From a night in the Paris catacombs to a 1920s mansion in California, Airbnb provides the opportunity to bunk in some unique locations. Case in point: Eduardo's dorm room in New York City. For $80 a night, the not-fully-identified student from the not-fully-identified school provides a twin bed in his 150-square-foot room, Fast Company reports. Eduardo's not alone. Fast Company says "as least a handful" of Airbnb's more than 2 million listings are in student housing. After all, tuition rates have risen some 50% in the last decade, and thus "it's hard to blame the enterprising students," observes a sympathetic post at Time. Eduardo's room, for instance, costs him nearly $9,000 for the school year, and so far, he's earned about $400. Fast Company also discovered a dorm room listing in Berkeley, Calif., the problem being that officials at both schools say it's not OK.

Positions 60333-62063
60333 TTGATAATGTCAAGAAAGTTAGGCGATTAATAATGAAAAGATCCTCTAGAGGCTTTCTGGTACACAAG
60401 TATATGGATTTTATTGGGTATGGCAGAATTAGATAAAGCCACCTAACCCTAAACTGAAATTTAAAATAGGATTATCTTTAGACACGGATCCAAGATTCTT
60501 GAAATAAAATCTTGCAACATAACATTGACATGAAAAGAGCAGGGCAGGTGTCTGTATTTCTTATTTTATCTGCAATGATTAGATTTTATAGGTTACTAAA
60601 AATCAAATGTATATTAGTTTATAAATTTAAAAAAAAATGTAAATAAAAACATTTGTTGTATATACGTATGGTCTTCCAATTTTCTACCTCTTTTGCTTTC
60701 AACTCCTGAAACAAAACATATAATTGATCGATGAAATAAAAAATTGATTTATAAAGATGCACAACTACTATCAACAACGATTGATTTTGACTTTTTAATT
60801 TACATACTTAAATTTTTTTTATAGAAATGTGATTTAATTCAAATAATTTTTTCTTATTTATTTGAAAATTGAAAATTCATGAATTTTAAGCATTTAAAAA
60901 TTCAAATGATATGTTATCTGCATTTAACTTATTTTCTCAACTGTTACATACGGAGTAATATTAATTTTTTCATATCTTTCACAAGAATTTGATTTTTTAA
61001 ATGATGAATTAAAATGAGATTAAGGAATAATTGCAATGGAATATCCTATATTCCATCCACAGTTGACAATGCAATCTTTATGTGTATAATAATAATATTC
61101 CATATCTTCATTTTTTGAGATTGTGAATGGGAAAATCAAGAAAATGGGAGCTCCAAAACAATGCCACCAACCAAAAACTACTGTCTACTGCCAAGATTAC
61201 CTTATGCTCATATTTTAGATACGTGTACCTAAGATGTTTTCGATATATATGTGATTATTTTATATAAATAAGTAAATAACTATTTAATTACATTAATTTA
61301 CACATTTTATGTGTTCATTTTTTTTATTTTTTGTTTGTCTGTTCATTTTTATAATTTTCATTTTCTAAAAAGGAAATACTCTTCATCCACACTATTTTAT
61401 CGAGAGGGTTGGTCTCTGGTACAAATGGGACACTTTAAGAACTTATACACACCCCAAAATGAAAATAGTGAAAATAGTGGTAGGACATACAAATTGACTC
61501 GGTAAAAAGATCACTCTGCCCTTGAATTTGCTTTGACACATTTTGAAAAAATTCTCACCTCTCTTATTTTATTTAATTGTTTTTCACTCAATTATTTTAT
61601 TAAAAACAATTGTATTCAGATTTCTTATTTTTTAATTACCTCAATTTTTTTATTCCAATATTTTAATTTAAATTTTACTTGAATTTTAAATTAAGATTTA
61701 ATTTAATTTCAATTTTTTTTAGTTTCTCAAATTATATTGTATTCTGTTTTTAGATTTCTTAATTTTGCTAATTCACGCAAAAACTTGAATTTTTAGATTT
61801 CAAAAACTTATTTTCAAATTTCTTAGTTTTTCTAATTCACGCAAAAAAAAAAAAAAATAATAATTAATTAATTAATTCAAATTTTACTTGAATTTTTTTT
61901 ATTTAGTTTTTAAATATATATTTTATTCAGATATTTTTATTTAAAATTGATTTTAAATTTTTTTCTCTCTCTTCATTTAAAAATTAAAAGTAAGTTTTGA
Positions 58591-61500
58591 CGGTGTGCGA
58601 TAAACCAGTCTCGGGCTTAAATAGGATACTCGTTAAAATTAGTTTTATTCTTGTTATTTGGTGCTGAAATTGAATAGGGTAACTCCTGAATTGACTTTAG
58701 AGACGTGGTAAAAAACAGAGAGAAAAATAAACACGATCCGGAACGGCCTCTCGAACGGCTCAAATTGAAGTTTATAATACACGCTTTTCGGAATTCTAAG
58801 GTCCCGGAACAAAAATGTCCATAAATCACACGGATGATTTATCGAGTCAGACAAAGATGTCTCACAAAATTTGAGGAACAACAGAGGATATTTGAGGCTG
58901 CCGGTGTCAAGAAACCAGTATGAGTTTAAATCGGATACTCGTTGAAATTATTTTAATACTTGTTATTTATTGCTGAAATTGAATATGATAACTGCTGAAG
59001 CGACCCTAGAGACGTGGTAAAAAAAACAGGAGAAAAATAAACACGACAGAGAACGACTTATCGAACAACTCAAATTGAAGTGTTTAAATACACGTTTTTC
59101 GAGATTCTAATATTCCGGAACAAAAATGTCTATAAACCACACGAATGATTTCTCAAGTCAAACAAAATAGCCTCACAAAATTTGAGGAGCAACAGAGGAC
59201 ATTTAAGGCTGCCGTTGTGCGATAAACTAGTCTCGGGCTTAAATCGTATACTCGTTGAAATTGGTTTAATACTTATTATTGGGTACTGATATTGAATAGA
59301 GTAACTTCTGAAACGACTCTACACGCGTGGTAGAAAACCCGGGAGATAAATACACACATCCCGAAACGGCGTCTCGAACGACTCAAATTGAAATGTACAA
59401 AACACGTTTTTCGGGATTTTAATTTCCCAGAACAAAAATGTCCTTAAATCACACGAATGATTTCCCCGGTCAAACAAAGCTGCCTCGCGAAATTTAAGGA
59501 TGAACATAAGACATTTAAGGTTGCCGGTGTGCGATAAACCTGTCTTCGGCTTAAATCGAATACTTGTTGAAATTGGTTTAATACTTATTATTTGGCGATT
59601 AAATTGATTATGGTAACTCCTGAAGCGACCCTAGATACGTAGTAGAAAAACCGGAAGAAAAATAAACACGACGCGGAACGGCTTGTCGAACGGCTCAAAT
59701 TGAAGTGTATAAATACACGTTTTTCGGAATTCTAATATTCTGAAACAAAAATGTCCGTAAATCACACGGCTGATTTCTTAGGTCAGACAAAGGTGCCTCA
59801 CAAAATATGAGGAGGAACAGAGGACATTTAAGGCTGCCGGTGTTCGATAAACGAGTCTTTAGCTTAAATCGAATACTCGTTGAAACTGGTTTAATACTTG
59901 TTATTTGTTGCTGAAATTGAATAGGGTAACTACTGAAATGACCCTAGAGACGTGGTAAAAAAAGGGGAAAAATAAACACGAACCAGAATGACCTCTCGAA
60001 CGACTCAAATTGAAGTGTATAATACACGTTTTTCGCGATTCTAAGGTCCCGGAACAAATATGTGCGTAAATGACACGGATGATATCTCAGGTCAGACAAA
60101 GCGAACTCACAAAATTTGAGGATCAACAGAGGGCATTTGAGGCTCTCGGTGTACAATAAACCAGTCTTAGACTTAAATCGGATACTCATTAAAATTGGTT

"I don’t even know which reason to start with," says a rep at Eduardo's school. Fast Company also found a Brooklyn residence hall that accepts students from any local college, using Airbnb to fill rooms in the same manner as a hotel. And a frat house in Philadelphia offered accommodations at $75 per night during the pope's September visit, provided guests didn't "destroy the place" and brought "shower flops." In New York, anyway, such accommodations might soon be harder to find. State lawmakers are preparing a bill to prohibit hosts from advertising units that run afoul of a state hotel law governing visits under 30 days, the Daily News reports. Per the state attorney general, 72% of Airbnb rentals in NYC fall into that category. (These NYC tenants embraced Airbnb in a big way, much to their landlords' dismay.)